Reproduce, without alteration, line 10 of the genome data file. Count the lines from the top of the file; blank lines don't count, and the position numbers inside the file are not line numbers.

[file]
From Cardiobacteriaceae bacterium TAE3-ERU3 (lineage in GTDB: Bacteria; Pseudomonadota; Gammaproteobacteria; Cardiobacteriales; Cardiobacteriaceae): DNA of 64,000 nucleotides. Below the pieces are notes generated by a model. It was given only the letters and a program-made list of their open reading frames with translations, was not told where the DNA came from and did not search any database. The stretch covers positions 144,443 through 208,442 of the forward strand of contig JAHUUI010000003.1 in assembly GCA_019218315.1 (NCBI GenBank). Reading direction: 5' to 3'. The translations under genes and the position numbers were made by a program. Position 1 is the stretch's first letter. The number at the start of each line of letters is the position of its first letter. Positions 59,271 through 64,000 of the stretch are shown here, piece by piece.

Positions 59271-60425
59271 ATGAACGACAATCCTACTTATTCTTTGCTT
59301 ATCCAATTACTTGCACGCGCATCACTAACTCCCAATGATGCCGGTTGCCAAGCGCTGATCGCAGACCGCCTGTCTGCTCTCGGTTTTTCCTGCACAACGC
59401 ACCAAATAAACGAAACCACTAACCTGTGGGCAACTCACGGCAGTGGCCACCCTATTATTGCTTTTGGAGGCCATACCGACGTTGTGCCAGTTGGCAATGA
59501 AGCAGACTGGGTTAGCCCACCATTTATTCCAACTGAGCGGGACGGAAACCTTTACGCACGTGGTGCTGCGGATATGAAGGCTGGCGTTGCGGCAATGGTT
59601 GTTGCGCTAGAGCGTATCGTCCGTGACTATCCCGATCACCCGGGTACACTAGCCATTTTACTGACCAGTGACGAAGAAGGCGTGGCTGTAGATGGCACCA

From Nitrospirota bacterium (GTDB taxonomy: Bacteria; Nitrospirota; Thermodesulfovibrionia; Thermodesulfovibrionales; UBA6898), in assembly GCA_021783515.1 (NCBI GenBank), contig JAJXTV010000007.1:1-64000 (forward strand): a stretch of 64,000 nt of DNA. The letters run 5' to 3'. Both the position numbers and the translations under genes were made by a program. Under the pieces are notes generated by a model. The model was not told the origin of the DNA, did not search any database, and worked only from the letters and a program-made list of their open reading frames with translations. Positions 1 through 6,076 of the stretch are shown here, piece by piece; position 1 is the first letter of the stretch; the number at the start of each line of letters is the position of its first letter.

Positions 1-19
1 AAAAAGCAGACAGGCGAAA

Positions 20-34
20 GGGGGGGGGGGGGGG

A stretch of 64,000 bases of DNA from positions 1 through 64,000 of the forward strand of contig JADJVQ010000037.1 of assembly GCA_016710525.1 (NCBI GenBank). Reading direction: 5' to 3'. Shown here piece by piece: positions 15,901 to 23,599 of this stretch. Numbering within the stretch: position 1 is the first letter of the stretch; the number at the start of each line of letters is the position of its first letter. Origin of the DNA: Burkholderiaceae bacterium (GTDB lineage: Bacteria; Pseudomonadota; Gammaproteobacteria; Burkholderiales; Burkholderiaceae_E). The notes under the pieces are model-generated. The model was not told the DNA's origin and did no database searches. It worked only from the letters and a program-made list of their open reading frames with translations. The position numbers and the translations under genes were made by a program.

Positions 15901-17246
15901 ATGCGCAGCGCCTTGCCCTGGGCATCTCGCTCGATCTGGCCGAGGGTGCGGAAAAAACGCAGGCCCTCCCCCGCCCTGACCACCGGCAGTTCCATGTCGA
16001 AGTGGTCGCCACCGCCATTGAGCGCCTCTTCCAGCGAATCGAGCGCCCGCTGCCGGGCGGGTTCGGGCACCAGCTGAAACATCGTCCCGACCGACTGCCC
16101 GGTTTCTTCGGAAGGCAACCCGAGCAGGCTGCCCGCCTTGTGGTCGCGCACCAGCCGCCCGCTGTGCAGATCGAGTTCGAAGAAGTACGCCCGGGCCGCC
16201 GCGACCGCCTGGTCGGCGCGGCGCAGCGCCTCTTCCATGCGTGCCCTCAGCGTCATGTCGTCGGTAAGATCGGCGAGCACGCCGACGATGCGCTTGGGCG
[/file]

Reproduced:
1 AAAAAGCAGACAGGCGAAA